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Parshah Points to Ponder
An Object-Lesson in Humility
The Gemara in Chagigah (Daf 12b), commenting on Chapter 1, Pasuk 2, of this week's Parshah, explains that on the first day of the Creation, G-d created 'null' and 'void' (which the Gemara in Chagigah defines), wind and darkness. From the following Pasuk, it emerges that He also created light on the first day.
The question arises that if G-d created both light and darkness on the first day, what was there beforehand? Indeed, how does one describe the void that existed prior to the creation?
Before G-d created the world, we do not - we cannot - understand what existence looked like. Hence the Mishnah in Chagigah (2:1) states that if anybody delves into what is above the universe or what is below it, what is to its east and to its west (or, as others explain, what was before its creation or what was after it), it would have been better had he not been born.
The same Mishnah in Chagigah, on which the aforementioned Gemara is based, limits greatly who is permitted to study 'Ma'aseh ha'Merkavah' (the chapter in Yechezkel which discusses G-d's Throne and the 'creatures' that support it) and 'Ma'aseh Bereishis' (details concerning the creation not mentioned in the Torah).
There are entire areas of knowledge of which we know little or nothing, and others, which we not even given the option to study.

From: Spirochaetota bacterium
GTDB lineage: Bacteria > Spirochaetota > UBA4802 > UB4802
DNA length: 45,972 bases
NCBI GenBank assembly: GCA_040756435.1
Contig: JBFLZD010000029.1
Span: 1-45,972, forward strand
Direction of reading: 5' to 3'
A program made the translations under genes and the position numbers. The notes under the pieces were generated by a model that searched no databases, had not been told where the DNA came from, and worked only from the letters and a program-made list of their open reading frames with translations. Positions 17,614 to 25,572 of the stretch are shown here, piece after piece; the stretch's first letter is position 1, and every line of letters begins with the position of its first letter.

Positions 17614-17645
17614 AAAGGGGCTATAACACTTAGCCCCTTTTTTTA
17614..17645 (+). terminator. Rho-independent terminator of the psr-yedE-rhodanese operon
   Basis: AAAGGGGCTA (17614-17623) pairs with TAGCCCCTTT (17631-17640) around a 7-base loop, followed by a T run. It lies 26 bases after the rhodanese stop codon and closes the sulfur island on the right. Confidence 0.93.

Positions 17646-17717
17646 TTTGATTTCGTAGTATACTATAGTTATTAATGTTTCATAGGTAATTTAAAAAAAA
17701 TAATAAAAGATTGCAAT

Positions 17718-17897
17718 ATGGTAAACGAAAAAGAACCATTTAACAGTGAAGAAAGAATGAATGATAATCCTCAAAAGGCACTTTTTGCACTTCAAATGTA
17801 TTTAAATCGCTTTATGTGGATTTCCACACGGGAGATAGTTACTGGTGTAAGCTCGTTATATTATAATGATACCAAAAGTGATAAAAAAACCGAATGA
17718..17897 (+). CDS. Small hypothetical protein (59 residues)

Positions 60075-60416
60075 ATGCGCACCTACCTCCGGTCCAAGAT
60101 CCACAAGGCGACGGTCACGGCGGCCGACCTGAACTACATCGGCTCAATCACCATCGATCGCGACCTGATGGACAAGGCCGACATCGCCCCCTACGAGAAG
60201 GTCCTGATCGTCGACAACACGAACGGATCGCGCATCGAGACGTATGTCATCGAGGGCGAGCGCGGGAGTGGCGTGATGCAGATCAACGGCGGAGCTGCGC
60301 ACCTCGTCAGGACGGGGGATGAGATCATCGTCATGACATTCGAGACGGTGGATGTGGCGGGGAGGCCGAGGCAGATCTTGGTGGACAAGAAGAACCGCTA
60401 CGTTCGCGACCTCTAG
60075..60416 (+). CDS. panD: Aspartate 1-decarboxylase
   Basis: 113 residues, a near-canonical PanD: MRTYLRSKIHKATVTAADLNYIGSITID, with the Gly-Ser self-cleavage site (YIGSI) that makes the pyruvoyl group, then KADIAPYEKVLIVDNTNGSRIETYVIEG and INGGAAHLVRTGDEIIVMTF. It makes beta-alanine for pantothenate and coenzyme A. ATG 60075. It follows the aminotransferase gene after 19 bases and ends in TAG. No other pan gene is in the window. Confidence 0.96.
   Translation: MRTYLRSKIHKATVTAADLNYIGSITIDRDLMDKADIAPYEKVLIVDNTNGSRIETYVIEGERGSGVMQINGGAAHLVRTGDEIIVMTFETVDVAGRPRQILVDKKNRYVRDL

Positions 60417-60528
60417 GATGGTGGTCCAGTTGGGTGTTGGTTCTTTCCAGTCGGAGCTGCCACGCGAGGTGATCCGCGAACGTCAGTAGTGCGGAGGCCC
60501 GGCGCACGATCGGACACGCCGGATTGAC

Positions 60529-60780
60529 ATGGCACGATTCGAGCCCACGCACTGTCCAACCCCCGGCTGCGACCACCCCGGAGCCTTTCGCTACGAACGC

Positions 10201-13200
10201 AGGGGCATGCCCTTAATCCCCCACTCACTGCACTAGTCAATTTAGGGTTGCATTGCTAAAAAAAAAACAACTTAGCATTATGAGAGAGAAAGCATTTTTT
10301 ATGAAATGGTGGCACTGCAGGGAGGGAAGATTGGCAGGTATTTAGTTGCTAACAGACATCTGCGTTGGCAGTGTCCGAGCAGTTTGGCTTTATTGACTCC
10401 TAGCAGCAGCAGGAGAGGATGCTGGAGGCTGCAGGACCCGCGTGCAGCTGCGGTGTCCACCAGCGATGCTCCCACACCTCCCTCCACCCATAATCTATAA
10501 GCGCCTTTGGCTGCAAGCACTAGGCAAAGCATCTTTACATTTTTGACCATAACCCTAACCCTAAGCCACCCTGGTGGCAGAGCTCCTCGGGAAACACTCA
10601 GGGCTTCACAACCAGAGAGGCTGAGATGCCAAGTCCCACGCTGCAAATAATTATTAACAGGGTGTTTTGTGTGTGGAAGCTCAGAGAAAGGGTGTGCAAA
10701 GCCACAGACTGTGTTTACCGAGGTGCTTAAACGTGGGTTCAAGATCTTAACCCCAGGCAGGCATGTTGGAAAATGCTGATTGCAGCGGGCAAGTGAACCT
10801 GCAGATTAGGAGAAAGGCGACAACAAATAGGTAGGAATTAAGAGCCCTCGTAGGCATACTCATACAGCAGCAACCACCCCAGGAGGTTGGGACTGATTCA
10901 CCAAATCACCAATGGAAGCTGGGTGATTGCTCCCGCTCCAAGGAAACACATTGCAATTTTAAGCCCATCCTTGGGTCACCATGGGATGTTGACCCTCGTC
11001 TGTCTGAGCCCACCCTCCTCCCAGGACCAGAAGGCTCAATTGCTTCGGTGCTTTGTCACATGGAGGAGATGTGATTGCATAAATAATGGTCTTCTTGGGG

The Mishnah in Pirkei Avos, among the seven qualities of a wise man, lists one who admits to what he doesn't know.
And this is the first thing that the Torah teaches us - before we even begin to learn Torah.
The Torah begins with a 'Beis', the Medrash points out, because it stands for 'B'rachah' (blessing). The commentaries also point out that the 'Beis' resembles brackets (parentheses), shutting out what happened before the world was created. A person who knows that his knowledge is limited is indeed blessed.
The Fruits of Jealousy
The Torah records how Kayin was angry because Hevel's Korban was accepted, whilst his was not. That anger was really based on jealousy, a Midah, which in itself is not a bad thing. On the contrary, Chazal say that ''Jealousy of Talmidei-Chachamim leads to increased wisdom," provided one looks inwards - to raise oneself to the standard of the person of whom one is jealous.
Had Kayin applied a little introspection, he would have realized that his Korban consisting of flax was inferior to that of the good-quality sheep that Hevel had brought. He would then have repaired the fault, as G-d advised him to do, and emulated his brother. Then his Korban, too, would have been accepted.
Jealousy is a bad Midah when it directed at the person who achieves what he has not - that is when it leads to anger and even at times, to murder!
The story is told of R. Yisrael Salanter, who once observed two young boys playing, and he saw how one of them pushed his friend into a pit and declare himself king. At which he remarked that the boy who pushed will turn out to be a Rasha - because already at that tender age, he had displayed the extreme Midah of boosting himself at the expense of his fellow-man's downfall.
There is nothing wrong with wanting to be king, but it should be achieved by 'climbing on to a rock', not by pushing one's friend into a pit!